Energy demand in the SASEC subregion is expected to increase over the next decade resulting from economic growth and rising per capita incomes and energy consumption. With energy resources in South Asia unevenly spread, regional energy cooperation could help countries develop their energy resources in an optimal manner to lower energy costs, improve regional energy security, and contribute to climate change mitigation. SASEC initiatives in the energy sector support improvement of energy trade infrastructure, developing a regional power market by harmonizing legal and regulatory frameworks, and developing low-carbon alternatives and conservation and energy efficiency measures.
ENERGY SRI LANKA
NEWS & MULTIMEDIAtotal items: 18
India and Sri Lanka are looking forward to cooperating post-COVID-19, underscored Mr. Jaishankar during his visit to Sri Lanka. He noted that many opportunities are in discussion, such as special zones for pharmaceutical manufacturing and tourism. There were also proposals in infrastructure, energy, and connectivity. He also stressed that the Indian business community is strongly interested in investing in Sri Lanka.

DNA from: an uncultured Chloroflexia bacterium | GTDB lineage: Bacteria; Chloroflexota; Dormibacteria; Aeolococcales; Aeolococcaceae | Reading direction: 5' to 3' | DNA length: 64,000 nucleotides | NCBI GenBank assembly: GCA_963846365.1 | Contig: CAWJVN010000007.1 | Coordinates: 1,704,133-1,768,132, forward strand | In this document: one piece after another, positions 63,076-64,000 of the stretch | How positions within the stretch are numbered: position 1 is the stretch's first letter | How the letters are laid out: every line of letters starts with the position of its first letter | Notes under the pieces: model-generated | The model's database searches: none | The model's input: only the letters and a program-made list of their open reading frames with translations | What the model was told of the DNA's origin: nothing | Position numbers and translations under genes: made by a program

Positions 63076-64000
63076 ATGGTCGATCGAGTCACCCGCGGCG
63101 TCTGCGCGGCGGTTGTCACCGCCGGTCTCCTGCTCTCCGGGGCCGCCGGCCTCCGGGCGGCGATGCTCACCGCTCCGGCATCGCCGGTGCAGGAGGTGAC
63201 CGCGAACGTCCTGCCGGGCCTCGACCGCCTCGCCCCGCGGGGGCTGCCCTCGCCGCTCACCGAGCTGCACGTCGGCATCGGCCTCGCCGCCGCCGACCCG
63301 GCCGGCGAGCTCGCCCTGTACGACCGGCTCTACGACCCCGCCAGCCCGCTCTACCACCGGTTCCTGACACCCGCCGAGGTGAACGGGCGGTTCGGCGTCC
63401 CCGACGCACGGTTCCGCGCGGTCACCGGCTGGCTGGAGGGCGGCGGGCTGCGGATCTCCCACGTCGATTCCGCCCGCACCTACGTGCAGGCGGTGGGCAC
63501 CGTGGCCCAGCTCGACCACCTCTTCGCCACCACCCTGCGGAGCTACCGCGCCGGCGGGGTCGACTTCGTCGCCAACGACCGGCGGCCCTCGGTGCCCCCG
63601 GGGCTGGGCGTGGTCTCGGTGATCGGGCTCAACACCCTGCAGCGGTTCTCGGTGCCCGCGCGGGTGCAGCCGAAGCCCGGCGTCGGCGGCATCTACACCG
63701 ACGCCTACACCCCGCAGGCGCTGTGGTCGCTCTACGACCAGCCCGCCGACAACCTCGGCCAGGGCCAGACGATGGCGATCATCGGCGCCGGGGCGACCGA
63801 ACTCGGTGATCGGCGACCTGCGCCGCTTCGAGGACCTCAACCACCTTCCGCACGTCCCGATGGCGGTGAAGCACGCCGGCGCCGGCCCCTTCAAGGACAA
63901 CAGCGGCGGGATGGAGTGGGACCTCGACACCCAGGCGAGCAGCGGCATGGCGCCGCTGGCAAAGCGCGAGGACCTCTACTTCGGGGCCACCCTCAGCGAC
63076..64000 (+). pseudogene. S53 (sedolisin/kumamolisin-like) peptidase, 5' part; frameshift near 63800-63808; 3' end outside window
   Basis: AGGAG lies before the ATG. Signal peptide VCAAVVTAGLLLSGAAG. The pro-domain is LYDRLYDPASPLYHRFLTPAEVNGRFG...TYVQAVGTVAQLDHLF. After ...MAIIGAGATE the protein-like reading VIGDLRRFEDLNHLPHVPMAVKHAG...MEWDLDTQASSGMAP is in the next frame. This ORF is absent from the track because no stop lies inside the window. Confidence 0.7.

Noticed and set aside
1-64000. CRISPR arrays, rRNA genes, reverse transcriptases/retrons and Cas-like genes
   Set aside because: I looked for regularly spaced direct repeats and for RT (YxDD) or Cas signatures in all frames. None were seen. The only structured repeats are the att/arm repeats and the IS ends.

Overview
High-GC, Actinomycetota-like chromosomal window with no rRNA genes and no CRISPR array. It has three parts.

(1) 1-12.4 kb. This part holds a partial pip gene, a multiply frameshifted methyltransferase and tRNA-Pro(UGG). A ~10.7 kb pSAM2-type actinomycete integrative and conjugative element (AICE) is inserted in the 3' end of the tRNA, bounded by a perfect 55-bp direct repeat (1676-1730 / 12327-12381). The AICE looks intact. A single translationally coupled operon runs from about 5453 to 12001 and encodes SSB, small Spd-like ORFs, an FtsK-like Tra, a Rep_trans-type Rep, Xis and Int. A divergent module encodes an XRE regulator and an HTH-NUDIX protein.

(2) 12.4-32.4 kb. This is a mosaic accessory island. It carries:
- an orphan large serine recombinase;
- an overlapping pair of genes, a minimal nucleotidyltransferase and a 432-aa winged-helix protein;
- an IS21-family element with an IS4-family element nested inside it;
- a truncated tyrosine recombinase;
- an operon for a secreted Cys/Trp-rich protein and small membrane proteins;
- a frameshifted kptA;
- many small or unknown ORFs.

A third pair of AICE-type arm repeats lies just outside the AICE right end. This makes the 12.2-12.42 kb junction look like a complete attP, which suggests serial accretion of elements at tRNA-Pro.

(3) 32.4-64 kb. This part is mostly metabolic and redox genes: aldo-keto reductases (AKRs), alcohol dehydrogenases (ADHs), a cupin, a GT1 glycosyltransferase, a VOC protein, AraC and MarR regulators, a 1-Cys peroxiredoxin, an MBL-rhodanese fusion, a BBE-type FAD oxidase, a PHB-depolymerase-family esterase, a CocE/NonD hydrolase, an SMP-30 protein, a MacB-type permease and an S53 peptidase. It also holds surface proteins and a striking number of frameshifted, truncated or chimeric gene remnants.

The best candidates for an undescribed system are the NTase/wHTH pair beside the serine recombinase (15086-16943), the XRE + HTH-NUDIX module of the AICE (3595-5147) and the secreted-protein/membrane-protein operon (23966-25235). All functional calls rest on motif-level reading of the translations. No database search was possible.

The Government of India signed an agreement to build two liquefied natural gas (LNG) terminals in Colombo, Sri Lanka, in collaboration with the Government of Japan. These were approved by the Government of Sri Lanka, along with an LNG project by the People's Republic of China. In total, the three LNG power plants will generate up to 1,400 megawatts.
Dr. Yongping Zhai, Technical Advisor (Energy), Sustainable Development and Climate Change Department, Asian Development Bank (ADB), and Mr. David Elzinga, Senior Energy Specialist, ADB, advised the Government of Sri Lanka to keep their options open in securing the country's energy future. Reiterating ADB's support for Sri Lanka's energy security, Dr. Zhai urged the country to opt for renewables over coal to fast-track its commitment to the Paris agreement.
In her keynote address at the dialogue on BiMSTEC at 20—Priorities for the Future, Ms. Grace Asirwatham, State Secretary, Ministry of Foreign Affairs, Sri Lanka, reflects on the prospects for connectivity and prosperity among BIMSTEC member countries and explores the organization's priorities, including trade, transport, energy, and climate change.